Bruce Chatwin (1979)
About this artwork
Bruce Chatwin was a British writer known for his travel writings such as ‘In Patagonia’ (1977). He collaborated with Mapplethorpe on the book ‘Lady: Lisa Lyon’ (1983), writing an essay for the publication. He was diagnosed with HIV in 1980 and died of an AIDS related illness in 1989, the same year Mapplethorpe himself succumbed to the virus. Chatwin is portrayed in close-up, face-on, looking intensely into the camera. His head and shoulders fill the frame. In this frank, frontal portrait, Mapplethorpe used an entirely dark background to bring Chatwin’s figure to the very fore of the picture plane, a technique that he often employed in his portrait photographs.
- title: Bruce Chatwin
- accession number: AR01139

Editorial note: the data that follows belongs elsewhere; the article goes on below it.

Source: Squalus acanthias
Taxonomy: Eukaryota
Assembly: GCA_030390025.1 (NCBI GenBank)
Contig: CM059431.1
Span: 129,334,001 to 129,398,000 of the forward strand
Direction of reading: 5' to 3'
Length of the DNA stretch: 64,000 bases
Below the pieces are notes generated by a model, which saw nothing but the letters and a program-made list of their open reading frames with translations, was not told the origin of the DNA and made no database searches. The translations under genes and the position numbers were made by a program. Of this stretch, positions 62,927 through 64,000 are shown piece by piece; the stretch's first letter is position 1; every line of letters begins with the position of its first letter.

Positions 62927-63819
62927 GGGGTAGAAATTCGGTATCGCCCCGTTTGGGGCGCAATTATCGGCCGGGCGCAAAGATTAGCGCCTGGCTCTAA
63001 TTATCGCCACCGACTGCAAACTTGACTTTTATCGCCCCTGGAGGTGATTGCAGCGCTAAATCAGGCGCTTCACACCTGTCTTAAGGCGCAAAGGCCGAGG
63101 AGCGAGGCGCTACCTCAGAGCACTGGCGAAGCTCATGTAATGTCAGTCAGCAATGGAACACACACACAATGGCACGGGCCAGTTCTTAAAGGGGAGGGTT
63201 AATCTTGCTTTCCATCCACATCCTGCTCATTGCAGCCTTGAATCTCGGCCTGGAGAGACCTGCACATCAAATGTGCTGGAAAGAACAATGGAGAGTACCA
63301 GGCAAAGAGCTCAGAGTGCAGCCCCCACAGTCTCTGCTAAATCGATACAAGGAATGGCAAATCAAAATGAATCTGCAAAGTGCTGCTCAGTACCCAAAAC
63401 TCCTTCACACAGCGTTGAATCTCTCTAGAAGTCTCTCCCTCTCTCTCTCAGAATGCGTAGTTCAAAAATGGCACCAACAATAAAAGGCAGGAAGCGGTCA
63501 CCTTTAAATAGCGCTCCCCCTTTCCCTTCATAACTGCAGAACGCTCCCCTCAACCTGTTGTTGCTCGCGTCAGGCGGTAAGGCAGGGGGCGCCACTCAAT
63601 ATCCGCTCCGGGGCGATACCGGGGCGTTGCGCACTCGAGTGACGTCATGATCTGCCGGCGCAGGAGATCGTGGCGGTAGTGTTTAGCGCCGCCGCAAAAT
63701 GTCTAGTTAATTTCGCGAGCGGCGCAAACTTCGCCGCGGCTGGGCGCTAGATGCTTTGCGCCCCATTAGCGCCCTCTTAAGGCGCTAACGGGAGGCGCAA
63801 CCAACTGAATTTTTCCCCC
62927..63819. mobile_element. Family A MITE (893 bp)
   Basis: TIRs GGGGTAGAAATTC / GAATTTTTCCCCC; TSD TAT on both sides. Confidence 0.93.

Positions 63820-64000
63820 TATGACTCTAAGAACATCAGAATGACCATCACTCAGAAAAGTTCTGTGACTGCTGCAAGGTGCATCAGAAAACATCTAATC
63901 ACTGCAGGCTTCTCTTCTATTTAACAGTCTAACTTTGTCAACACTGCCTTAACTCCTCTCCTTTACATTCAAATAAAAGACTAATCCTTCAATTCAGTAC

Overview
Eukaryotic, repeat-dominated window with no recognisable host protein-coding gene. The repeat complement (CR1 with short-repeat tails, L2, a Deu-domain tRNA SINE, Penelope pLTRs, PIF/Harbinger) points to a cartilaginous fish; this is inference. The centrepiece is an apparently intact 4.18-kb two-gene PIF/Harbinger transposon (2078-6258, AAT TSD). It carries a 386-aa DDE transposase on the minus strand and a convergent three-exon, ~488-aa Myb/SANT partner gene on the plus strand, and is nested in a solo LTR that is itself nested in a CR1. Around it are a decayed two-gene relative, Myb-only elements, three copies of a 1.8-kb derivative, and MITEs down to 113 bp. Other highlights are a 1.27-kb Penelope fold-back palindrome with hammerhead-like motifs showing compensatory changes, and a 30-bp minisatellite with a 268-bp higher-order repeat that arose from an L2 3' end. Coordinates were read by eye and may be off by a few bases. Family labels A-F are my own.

- artist: Robert MapplethorpeAmerican (1946 - 1989)
- gallery: In Storage
- object type: Photograph
- subject: Writing and literature
- date created: 1979
- measurements: 50.80 x 40.60 cm
- credit line: ARTIST ROOMS Tate and National Galleries of Scotland. Presented by the Robert Mapplethorpe Foundation 2010
- copyright: © Robert Mapplethorpe Foundation.
The American photographer Robert Mapplethorpe became famous, not to say, notorious, in the 1970s and 1980s for his photographs of the male nude and sexually explicit, gay imagery. Although often considered controversial, Mapplethorpe tested the right to individual freedom of expression. These images were not meant to be titillating or obscene but beautiful in a traditionally classical way. His work, therefore, holds a significant place in the history of artistic struggle to depict the world as it is, with honesty and truth. His nudes, when considered alongside his portraits of children and flower photographs, show him to be overwhelmingly interested in the beauty and transience of life. Mapplethorpe, even when facing death from AIDS, affirmed the beauty of the here and now.